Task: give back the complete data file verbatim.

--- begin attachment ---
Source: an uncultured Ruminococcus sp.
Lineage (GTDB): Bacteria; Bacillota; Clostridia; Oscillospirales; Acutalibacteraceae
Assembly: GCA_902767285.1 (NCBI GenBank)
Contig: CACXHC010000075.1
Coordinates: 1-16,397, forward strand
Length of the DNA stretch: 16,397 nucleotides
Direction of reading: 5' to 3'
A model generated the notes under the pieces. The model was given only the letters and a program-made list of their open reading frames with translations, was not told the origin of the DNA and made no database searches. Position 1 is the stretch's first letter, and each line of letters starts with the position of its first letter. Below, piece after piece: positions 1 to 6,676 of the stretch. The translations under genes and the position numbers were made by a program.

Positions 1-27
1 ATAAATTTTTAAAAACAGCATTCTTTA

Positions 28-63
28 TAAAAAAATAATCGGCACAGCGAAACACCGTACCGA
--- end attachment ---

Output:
Source: an uncultured Ruminococcus sp.
Lineage (GTDB): Bacteria; Bacillota; Clostridia; Oscillospirales; Acutalibacteraceae
Assembly: GCA_902767285.1 (NCBI GenBank)
Contig: CACXHC010000075.1
Coordinates: 1-16,397, forward strand
Length of the DNA stretch: 16,397 nucleotides
Direction of reading: 5' to 3'
A model generated the notes under the pieces. The model was given only the letters and a program-made list of their open reading frames with translations, was not told the origin of the DNA and made no database searches. Position 1 is the stretch's first letter, and each line of letters starts with the position of its first letter. Below, piece after piece: positions 1 to 6,676 of the stretch. The translations under genes and the position numbers were made by a program.

Positions 1-27
1 ATAAATTTTTAAAAACAGCATTCTTTA

Positions 28-63
28 TAAAAAAATAATCGGCACAGCGAAACACCGTACCGA